Start of march in Hanover street, off George Square, Glasgow.
Marching down Argyle Street, Glasgow.
Five minute Die-in at St Enoch Square at 12.30pm.
Rose Gentle addresses the rally.
Rev John Mann, Pollok Church of Scotland minister, speaks.
Sit-down protest outside armed forces recruiting office in Queen Street.
An all-Scotland Troops Out demo, called by the Scottish Coalition for Justice not War, was held in Glasgow today. The crowd of around 2,000 assembled in Hanover Street just off George Square in bright, cold, autumn sunshine. Moving off at just before noon there were drum beats and chants of `Power to the people` and `Get the troops out now! `
Banners and placards were seen from around Scotland: `Stirling Uni – People and Planet`, `Renfrewshire coalition for justice not war ` and `East End (Glasgow) against War. `
The protest march went around George Square past the cenotaph where a minute’s silence was observed for all those who had died in all wars. There were snatches of `Viva España! ` - referring to the decision of the Spanish Government to withdraw its troops from Iraq. Chanting `Murder in Fallujah, Troops out now! ` and `We all live in a terrorist regime` the protest went along St Vincent Place, St Vincent Street, Renfield Street, Union Street to Argyle Street and St Enoch Place. The rally was held outside the St Enoch shopping centre at 12.30 where Isobel Lindsay of the Scottish Coalition for Justice not war addressed the rally. There was a five-minute die-in, which was followed by a number of speakers.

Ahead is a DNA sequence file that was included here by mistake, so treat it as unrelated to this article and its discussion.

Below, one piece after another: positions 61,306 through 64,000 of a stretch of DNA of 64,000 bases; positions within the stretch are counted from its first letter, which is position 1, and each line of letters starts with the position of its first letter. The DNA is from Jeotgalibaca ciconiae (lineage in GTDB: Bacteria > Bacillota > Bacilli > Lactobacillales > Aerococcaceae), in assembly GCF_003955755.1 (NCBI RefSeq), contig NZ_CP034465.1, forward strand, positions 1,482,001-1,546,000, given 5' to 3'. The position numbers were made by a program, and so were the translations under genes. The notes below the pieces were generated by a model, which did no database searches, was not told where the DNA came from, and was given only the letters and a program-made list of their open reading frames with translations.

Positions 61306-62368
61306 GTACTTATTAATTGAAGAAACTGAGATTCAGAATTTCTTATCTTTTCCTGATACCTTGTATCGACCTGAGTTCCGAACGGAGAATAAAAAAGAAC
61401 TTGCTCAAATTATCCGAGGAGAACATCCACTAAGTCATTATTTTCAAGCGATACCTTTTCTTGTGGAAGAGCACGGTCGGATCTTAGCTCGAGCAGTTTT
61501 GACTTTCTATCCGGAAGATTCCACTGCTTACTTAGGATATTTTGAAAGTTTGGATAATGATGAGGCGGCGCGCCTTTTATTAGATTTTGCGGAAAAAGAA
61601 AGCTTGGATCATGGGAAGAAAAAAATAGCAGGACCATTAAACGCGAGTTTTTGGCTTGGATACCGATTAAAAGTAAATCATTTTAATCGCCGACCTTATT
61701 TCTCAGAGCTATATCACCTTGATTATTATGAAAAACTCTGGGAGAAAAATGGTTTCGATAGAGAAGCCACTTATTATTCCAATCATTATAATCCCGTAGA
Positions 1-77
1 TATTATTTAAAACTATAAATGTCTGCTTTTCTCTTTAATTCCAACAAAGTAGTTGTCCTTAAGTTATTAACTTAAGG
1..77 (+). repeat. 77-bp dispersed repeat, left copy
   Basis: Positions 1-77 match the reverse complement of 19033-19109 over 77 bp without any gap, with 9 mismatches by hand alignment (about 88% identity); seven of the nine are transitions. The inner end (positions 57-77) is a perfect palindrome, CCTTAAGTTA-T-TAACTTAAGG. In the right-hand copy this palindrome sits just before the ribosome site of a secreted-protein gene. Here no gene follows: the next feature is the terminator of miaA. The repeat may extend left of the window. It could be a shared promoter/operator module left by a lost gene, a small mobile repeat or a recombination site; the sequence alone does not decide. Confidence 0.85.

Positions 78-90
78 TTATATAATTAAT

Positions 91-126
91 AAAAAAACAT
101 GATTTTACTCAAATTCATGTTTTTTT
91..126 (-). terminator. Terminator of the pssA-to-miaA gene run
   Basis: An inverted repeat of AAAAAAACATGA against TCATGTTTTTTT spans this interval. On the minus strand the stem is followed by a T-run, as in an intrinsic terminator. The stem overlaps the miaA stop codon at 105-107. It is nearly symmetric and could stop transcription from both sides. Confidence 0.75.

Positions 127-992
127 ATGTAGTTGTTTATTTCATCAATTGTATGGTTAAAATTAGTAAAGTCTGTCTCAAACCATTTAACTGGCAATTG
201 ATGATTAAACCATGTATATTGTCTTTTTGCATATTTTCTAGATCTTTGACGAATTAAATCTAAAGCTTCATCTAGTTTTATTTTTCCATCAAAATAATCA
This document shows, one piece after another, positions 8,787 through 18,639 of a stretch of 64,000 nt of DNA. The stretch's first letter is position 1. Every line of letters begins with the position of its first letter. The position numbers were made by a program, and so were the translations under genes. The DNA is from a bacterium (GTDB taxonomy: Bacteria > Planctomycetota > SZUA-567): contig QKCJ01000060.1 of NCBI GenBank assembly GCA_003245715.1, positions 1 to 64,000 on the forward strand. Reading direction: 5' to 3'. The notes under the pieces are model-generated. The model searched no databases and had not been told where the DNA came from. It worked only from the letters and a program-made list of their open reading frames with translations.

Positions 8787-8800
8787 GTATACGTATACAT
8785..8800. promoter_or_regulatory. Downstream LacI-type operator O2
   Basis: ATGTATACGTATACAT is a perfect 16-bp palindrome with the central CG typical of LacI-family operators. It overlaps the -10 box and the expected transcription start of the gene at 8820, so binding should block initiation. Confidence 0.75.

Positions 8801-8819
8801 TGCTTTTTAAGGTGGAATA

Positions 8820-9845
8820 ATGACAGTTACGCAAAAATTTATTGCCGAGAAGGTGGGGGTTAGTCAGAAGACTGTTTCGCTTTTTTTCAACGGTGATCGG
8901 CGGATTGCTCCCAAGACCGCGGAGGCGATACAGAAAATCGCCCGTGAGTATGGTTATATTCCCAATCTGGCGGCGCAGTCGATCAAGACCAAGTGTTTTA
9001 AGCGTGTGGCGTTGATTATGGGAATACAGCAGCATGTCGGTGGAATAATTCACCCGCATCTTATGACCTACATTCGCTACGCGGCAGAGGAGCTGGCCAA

First speaker was Rosie Kane of the Scottish Socialist Party who said that the whole infrastructure of Fallujah had been flattened. While Iraq was on fire the two jokers (Bush and Blair) were meeting in America and discussing the state of the planet. She spoke of how working class people through the ages had been used as cannon fodder for capitalism’s wars. She called the army recruitment officers stalkers who collect our children, put guns in their hands, turn their heads into mince and turn them into killing machines. She shouted “ No more economic conscripts!”
Next was Sandra White of the Scottish National Party who reminded the crowd that there were mo weapons of mass destruction in Iraq and said that Bush and Blair were the criminals and not the people of Fallujah. She said that there had been reports that the Americans had dropped nerve gas on Fallujah. She said that first minister Jack McConnell did not speak for the Scottish people. While praising the people who had taken place in the die-in she reminded the crowd that those who lad lain down in Fallujah could not get up again.
Next was Rose Gentle whose son fusilier Gordon Gentle was killed by a roadside bomb in Basra on June 28th. She related how she had been down to Downing Street to try and see Tony Blair but he wasn’t available. She called for all the boys to be brought home, not in body bags but alive. She said she would keep on trying to see Blair and that she would haunt him till the day she died.